Identifying the Priority Evidence-Practice Gaps in Palliative Care: Health Professional Perspectives. A white paper published by the Flinders Research Centre for Palliative Care, Death and Dying

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Abstract

Evidence-practice gaps are a major health services problem. They refer to the large, ongoing discrepancy between treatments proven to be effective by well-designed research and treatments provided to patients within healthcare settings. As Visser, Hadley, and Wee summarised, the inherent complexities associated with palliative care have posed difficulties for the uptake of evidence based practice.1 This could in part explain Kalies et al suggestion that evidence based practice is particularly lacking in palliative care. However, the priority evidence-practice gaps in palliative care, and how to address them, are poorly understood. This study aims to address this by seeking the perspectives of specialist palliative care health professionals, as opposed to the perspectives of persons who are simply in a position to direct clinicians. More specifically, this study provides an understanding of: specialist palliative care clinicians’ current level of awareness of processes for improving healthcare delivery; how clinicians see their role in effecting clinical change in the workplace; specific areas of palliative care practice that clinicians believe need improving; clinician’s awareness of existing evidence that could serve to improve a specific area of care; the knowledge translation strategies clinicians perceive to be most beneficial in achieving clinical practice change in a workplace setting; and the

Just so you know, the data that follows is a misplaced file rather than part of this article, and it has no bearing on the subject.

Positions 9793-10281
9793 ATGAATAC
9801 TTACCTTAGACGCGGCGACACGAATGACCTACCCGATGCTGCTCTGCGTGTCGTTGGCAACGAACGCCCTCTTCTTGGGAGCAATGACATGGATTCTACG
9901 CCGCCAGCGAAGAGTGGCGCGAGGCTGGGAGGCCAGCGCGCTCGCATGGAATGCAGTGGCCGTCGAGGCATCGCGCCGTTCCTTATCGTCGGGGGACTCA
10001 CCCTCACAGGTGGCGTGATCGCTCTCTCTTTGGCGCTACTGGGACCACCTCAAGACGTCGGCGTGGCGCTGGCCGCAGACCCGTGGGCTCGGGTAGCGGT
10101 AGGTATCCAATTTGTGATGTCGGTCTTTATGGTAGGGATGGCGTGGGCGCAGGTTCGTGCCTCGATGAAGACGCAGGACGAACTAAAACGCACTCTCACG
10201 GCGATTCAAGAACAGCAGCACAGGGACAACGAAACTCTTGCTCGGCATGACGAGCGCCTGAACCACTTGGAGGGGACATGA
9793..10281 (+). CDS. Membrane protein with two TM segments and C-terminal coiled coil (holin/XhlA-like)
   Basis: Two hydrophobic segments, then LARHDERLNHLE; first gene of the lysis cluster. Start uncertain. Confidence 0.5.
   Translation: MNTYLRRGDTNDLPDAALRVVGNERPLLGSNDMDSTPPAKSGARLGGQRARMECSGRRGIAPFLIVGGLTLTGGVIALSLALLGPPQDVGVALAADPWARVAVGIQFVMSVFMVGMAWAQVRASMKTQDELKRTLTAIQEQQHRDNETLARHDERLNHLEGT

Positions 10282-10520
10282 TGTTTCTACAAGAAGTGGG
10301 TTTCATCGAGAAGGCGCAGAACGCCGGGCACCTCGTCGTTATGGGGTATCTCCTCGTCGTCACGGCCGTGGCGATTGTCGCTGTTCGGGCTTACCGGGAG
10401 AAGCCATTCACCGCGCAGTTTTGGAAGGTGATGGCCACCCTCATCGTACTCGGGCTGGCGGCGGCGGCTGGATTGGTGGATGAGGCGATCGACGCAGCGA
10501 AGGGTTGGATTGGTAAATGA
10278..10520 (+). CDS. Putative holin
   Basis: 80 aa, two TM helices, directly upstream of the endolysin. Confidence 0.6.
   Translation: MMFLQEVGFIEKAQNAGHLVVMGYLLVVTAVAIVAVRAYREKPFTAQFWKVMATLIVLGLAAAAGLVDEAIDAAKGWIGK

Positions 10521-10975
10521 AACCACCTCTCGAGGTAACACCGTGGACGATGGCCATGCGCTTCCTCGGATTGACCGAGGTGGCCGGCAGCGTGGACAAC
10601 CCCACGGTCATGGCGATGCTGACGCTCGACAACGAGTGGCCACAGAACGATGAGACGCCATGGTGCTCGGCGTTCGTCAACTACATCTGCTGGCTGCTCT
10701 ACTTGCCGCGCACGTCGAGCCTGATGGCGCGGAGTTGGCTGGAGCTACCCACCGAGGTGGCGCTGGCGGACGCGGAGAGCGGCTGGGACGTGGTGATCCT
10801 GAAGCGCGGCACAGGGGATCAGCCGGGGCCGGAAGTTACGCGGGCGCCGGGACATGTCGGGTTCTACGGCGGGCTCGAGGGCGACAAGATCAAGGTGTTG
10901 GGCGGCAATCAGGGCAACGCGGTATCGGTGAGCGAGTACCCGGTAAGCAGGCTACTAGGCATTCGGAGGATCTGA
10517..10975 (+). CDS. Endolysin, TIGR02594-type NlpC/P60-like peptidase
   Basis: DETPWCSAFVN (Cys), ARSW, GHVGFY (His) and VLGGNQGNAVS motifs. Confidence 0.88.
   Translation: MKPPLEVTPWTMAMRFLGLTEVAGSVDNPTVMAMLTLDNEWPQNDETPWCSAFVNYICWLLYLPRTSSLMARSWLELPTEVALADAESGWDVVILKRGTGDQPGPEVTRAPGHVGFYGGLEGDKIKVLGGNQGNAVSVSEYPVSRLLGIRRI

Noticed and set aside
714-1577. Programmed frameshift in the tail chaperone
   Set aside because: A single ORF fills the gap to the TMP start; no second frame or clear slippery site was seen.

characteristics of the palliative care field that might contribute to the less than optimal research uptake in practice.

In addition, this study informs a generalizable methodology for identifying and prioritizing evidence-practice gaps across a range of health fields. In doing so, it is hoped that this study may contribute to more systematic and generalizable knowledge building translation research. This is particularly important, as Shojania and Grimshaw point out that quality improvement efforts to address evidence-practice gaps, should also be evidence-based.
Original languageEnglish
TypeWhite paper
PublisherFlinders University
Number of pages36
Place of PublicationAdelaide, South Australia
DOIs
Publication statusPublished - 1 Nov 2022

Keywords

  • Palliative care
  • Evidence-based care

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